Tuesday, September 4, 2007

blogging to learn/ Reflection Day 4

I love it when I stumble across an answer to a question as I'm reading the blog-post of another educator. Today Dave Cormier posted about a blogging conference/seminar he presented and one of my favorite blog authors posted a response to his blog.

This week I have been struggling with the idea of "how" to blog with my students in a meaningful way. I am interested in how blogs can improve student achievement especially for language learners. Originally, I had expected all students to blog 4 times a week. However, I'm beginning to think that this is too much for them to do. I find that the blog posts become repetitive and thoughtless. I have some really great posts from my freshmen, some that will no doubt be useful to show growth. However, I don't think they have the concept of a blog down. Quite frankly, neither did I before I dove in head first and began reading, studying and writing my own.

Through grad school at Regis, I have found my experience to be rewarding and have seen growth in my thought and process because I can reflect and react on teachings and learnings with professors and colleagues. I believe that the foundation to truly understanding and learning is through the metacognative-reflective process. (I think that this topic was one of my first blog posts.) I want my students to experience this type of learning experience because it is s0 meaningful to me.

I don't know how to help them see it as a learning tool. I think that for now, blogging once a day is not working, at all. In the future, I will have them reflect (the old fashioned way) daily, and then have one person post a "week in review" at the end of the week. Then, I will have the other students comment on the "week in review" on Monday. My students are not great self-starters and are not that great at starting something new. So, I think for this first half of the semester I will help them out by scaffolding the process a little better: show them blogs, have them reflect or comment on blogs. My hope is that they create a sense of creativity and ownership of their own thoughts and see themselves as an "expert," as Darren K. put it. I will continue to post class notes daily or every other day, as is necessary, and help my students get into the habit of looking at their class blog and using it as a resource.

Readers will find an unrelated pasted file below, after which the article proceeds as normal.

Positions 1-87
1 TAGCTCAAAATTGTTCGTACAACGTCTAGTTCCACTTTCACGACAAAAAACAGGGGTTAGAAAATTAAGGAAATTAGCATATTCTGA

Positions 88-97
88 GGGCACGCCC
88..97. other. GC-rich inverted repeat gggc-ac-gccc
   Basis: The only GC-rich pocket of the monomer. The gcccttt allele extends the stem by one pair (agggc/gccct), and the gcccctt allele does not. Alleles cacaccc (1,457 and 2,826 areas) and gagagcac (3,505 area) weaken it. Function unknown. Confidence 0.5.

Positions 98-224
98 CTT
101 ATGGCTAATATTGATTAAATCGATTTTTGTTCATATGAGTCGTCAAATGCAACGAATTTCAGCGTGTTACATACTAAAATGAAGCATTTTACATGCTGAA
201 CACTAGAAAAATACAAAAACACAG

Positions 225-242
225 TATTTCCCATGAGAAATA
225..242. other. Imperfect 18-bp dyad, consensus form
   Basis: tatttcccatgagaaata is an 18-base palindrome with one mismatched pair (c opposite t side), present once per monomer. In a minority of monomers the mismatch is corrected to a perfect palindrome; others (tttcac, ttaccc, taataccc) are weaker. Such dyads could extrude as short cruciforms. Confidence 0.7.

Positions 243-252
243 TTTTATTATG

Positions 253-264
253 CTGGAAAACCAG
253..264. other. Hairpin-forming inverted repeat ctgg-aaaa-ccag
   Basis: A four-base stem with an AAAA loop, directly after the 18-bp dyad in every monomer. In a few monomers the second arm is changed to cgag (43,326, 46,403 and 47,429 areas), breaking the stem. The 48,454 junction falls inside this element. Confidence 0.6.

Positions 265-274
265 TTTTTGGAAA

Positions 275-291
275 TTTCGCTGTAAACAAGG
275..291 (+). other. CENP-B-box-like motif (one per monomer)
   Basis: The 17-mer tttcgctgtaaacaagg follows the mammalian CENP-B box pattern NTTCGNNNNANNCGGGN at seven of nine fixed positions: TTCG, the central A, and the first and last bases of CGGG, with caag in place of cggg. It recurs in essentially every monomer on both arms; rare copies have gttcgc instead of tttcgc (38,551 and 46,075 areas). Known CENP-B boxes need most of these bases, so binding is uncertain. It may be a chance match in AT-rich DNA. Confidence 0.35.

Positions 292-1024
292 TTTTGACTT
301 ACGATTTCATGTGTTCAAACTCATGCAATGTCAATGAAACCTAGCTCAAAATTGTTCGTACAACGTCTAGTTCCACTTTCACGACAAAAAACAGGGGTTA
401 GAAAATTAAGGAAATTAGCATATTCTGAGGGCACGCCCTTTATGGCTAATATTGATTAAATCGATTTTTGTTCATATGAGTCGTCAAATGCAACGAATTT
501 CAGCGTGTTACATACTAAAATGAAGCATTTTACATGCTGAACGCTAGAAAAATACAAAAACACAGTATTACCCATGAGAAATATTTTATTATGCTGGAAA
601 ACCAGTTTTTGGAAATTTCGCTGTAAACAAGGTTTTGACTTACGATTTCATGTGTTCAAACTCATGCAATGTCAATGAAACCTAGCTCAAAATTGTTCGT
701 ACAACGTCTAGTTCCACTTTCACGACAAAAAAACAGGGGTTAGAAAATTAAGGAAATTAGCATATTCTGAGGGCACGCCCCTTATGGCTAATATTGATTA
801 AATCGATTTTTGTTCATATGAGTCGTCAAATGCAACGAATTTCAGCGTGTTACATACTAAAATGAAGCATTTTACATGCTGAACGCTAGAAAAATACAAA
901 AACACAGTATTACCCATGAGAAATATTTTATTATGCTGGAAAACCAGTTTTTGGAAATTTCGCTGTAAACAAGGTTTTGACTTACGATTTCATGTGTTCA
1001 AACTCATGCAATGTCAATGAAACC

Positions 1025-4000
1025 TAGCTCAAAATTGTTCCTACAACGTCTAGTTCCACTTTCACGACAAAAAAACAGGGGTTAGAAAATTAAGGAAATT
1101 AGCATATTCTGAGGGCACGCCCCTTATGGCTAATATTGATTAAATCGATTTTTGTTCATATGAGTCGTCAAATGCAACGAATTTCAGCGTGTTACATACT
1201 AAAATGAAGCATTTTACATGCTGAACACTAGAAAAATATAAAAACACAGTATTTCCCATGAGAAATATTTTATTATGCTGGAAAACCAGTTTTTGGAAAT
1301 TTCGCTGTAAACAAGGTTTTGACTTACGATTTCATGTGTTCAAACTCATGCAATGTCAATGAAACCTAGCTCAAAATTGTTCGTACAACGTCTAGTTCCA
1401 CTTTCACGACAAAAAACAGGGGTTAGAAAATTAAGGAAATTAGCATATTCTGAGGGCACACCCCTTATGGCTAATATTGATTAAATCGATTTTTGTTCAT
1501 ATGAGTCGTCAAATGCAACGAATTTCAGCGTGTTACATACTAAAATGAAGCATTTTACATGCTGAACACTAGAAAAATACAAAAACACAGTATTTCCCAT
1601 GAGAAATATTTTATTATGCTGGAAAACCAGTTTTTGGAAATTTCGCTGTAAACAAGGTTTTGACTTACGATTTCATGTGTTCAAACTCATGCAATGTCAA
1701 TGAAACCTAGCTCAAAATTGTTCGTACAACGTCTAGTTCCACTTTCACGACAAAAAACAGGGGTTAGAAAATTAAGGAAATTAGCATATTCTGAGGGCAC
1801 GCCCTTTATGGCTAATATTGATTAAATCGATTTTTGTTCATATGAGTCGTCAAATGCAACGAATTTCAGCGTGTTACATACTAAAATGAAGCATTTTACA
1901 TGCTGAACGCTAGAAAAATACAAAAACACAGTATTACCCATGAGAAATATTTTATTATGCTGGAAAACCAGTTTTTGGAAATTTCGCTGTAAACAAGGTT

Possible rubric (4pt scale)

4 in addition to 3 shows in-depth details, suggestions or resources

3 Completely summarizes the weeks learning experiences AND reflects on personal growth, knowledge, confusion, learning and connections

2 Completely summarizes the learning experiences may show some reflection

1 attempts to summarize or summarizes inaccurately does not show complete thought

I'm thinking of also adding a rubric on audience(professionalism) and grammar...perhaps I'll borrow from the district short response rubric

on a side note
I had a little technical fiasco today that turned my face red....I know, my mom's Irish, its not hard to turn my face red!

First, while I was gone on Friday I had 2 laptops from our dept. set stolen Huge bummer, not because of the equipment but because I think my teacher-student relationship with these students is shot! Also, I have this panging feeling in my gut that I should be taking better care of my stuff and this incident prompted me to get organized fast!

Second, I checked out a lap-top cart from the library for my blocks 3-4. Another teacher (who checked it out for 5-6) came in with 25 minutes to go in block 4 (this is my split block and these kids just came back from lunch) and demanded the cart. I was planning on cleaning up in a few minutes and having my student assistant get the cart to her before class was over, but I think the system is flawed...with out much hope for a solution. In an effort to let everyone possible use the technology, you can sign up for them for blocks and not simply the entire day. The technology, if you're not used to it can be intimidating and hard to set up, but who has priority: The students currently using the computers or the teacher waiting to set it up for her students? Maybe the library can get a student assistant in charge of rounding-up equipment and setting it up for teacher.....what ever happened to the AV CLUB? (ie:Freaks and Geeks)

Sorry, this post was so long, thanks for hanging in there!! Long Day


Bud said...

I think you're quite right about blogging every day - I found that once a week on the blog was about right at first. My older students could sometimes handle a little more - but too much and it's no longer a useful tool. Keep sharing -- I'm learning lots.

Joseph Miller said...

I think if you stay focused on the goal of improving student achievement through the blog you will adapt as you go. The main thing to remember is not to lower the expectations.

As I read your reflection it struck me that the reason blogging is attractive as a way of improving student writing/learning is because the students get a real world experience of writing for a wider audience. Sharon Peters called this authentic in her response to Dave. If the audience is other than the teacher it gets relevant very suddenly. Students need concrete knowledge that there is a larger audience reading their stuff and the best way to see that is to have comments. I think Sharon wrote that she convinced her headmaster to comment on student writing once a week...is that a possibility for you? Is there a colleague in another school/department you could lean on to also comment until the student blogs gain traction?

The students need to come to the conclusion that the blogging is relevant to them. That is always a struggle with classwork, but I believe connecting beyond the class could encourage this process.